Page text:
Spring 2018
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UX Operating Model Perspectives
The key questions to consider when evaluating three common ways companies integrate the UX development function into their operations.
A high-functioning user experience (UX) team is key to creating a successful customer experience (CX). By definition, UX directly affects how your customers interact with your digital products and online media. Yet many organizations struggle with where the capability sits relative to other teams, and how to best serve varied product types.

Let’s explore an organized approach to addressing organizational and operational UX challenges, considering how your UX teams’ operations affect your customer experience.

Company leadership (from product owners to the C-suite) are ever increasing their focus on customer experience, transforming how they operate and interact with their market. Strategic planning has evolved from planning around projects to planning around products, and better aligning their customers’ experience with those products. To meet customer needs quickly, IT delivery is commonly shifting from the Waterfall delivery model to different flavors of Agile delivery. However, companies struggle to operate in an agile fashion if they operate within legacy IT systems, or within a misaligned organizational model.

Transforming UX operations demands an understanding of the current state and evolving how you work to better meet customer experience goals. Consider these questions:

What is your current state?

  • Is your digital customer experience similar across your products? Why not? Is it because you have distinctly different teams developing content in silos using different tools?
  • Is your user experience mature? Why not? Do you have product owners, or developers, serving dually as UX subject matter experts?
  • Do your customer experience and user experience teams play well together, working to the same goals across the customer journey? Is everyone aligned on what the UX function does? What is UX? What isn’t it? And what is the context of UX within the enterprise?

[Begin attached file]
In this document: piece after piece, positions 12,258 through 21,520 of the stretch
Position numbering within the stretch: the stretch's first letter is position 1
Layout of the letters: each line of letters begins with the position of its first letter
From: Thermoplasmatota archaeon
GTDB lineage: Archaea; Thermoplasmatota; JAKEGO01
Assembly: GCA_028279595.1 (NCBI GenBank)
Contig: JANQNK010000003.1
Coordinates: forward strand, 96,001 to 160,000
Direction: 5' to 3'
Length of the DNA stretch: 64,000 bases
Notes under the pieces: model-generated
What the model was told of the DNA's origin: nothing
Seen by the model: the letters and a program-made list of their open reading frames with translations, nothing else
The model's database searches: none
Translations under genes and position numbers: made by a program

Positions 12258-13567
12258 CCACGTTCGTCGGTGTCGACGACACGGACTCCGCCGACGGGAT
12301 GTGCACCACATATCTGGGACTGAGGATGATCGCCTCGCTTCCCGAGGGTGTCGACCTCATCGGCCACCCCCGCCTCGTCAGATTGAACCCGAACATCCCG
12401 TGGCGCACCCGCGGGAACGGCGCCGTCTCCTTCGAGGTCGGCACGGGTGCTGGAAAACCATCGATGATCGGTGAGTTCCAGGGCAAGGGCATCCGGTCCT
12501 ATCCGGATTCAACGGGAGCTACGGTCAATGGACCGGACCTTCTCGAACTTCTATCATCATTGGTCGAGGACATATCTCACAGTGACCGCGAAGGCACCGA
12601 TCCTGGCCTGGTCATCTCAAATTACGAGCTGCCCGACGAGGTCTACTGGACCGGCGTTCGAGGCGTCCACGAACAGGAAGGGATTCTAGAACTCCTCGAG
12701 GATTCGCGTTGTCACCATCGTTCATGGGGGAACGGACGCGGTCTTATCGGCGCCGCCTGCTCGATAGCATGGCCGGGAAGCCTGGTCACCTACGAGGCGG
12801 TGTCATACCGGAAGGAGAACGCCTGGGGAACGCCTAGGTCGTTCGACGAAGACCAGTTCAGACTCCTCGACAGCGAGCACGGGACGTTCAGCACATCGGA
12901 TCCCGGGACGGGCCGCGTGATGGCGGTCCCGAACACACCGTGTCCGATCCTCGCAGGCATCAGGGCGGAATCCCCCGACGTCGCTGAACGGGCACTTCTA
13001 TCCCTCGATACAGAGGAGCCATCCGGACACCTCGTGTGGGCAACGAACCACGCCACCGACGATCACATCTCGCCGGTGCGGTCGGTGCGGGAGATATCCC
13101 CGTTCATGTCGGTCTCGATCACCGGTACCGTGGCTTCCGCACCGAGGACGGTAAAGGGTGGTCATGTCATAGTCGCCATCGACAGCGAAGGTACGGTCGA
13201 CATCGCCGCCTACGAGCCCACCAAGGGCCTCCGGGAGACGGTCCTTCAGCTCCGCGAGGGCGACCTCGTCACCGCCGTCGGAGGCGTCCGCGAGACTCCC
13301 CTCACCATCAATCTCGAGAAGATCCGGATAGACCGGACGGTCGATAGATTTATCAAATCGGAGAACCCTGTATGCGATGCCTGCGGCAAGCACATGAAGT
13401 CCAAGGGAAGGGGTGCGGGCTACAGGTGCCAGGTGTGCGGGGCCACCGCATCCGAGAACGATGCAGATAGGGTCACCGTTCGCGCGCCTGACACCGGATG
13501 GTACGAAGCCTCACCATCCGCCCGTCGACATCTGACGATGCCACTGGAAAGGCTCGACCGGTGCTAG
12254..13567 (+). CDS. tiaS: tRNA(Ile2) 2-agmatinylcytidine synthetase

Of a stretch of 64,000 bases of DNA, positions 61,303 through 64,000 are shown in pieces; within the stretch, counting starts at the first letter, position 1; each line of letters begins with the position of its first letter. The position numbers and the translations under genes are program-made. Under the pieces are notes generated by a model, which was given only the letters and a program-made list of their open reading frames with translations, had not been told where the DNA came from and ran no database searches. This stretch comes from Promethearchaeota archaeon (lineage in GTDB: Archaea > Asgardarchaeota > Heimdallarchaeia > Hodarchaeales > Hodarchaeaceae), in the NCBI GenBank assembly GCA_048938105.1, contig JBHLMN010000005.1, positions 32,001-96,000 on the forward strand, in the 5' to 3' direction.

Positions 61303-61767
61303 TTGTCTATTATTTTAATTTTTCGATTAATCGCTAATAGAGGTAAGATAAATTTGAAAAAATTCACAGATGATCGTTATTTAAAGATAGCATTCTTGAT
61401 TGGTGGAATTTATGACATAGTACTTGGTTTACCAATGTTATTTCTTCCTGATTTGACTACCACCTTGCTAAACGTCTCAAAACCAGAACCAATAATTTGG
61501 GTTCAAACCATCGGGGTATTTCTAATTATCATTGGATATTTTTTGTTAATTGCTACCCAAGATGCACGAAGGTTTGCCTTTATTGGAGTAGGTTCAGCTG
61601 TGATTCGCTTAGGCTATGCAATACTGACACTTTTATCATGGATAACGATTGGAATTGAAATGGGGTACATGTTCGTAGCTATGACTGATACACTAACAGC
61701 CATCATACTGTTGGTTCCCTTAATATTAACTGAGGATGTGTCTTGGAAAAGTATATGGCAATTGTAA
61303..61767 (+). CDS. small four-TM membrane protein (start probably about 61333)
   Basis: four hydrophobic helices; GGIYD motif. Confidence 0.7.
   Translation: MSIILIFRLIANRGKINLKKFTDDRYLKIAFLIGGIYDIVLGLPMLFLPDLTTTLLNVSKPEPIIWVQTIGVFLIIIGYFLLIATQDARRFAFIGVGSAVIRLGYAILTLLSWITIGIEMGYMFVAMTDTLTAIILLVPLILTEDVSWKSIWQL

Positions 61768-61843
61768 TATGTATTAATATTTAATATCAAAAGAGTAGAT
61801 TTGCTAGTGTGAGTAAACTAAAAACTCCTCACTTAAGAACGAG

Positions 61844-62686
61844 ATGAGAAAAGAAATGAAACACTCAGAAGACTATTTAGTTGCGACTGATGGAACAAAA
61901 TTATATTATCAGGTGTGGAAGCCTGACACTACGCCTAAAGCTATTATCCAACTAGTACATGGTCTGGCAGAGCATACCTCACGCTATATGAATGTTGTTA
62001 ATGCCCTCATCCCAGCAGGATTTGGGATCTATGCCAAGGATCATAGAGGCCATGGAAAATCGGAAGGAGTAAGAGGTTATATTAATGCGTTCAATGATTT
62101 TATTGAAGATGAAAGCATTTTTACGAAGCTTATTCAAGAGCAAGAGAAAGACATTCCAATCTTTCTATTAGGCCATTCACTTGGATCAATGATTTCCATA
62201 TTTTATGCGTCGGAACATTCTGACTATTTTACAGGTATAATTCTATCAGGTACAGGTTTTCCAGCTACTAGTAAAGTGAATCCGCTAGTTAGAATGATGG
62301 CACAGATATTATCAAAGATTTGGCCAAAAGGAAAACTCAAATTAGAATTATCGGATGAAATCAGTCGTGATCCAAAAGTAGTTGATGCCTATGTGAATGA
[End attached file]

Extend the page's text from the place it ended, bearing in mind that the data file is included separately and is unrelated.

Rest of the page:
• Are you sharing best practices and data insights across teams?

What are your goals?

  • At the most basic level, does your firm agree on what being “customer focused” means?
  • What defines an ideal user experience? How have you aligned corporate goals and “voice of the customer” metric targets against cultural dynamics and company constraints?

How should you operate?

  • How should UX and CX operate in a product-led organization (e.g., centralized versus integrated into product verticals, the degree of standardization, the degree of coordination)?
  • How should UX interact with functions such as marketing, product, and delivery?
  • What functions will be centralized, what will be distributed, and what will be embedded?
  • How should UX teams interact with each other internally? How should UX fit into CX?

How should you work?

  • Do any internal processes need to change? Where are your internal interactions and handoffs? How will you make the best use of supporting technology, and how will teams share access to and insights about the data?
  • Who makes decisions and how are they made?

How should you organize?

  • What are your roles and responsibilities? How do you define career paths? What’s the best way to support UX career growth, considering team members’ expertise in product or technology?

How should you change?

  • Will you take advantage of change-management methods? How will you communicate?
  • Have you put governance and demand management functions in place?
  • How can you communicate the rationale for your chosen transformation—and how that transformation aligns with your firm’s goals?

To begin answering these questions, you may find it helpful to ground yourself in the key functions UX teams typically perform and how they typically interact with other groups. Every company will vary, so laying the groundwork and defining the nuances in a specific company are important.

Finally, to define your ideal operating model, you may find it helpful to consider common operational design goals for UX teams, which can run from high to low process standardization and IT integration.

  • Unified: “We need to make UX a core competency. It needs to be an efficient function with standards and best practices.”
  • Coordinated: “Each product group should run UX their own way, but we need to use the same tools. We should share licenses, data insights, and insights into what’s working.”
  • Replicated: “UX should run independently by product, but we should at least operate consistently.”
  • Diversified: “Let the product groups run and control UX. Our No. 1 priority is to optimize user experience by product.”

We can plot these flavors of operational organization on a two-by-two chart.

Note that diversified and unified UX operating models represent two ends of the spectrum. The diversified operating model has low integration and low standardization. UX teams—which can potentially be immature teams—operate in silos. On the other hand, a unified operating model is high in process standardization and technology integration, inherently defined by a centralized UX group.

It often makes sense to blend two mixed type models into one, where UX team technology integration and process standardization are both high, but the teams remain split across product groups.

Each model has pros and cons. Any one of them may be right for your organization, depending on your product set, maturity, and resource capabilities.

Once you have systematically explored your current state, your goals, and your desired operational model, you are well equipped to transform your UX team to better serve your customers.

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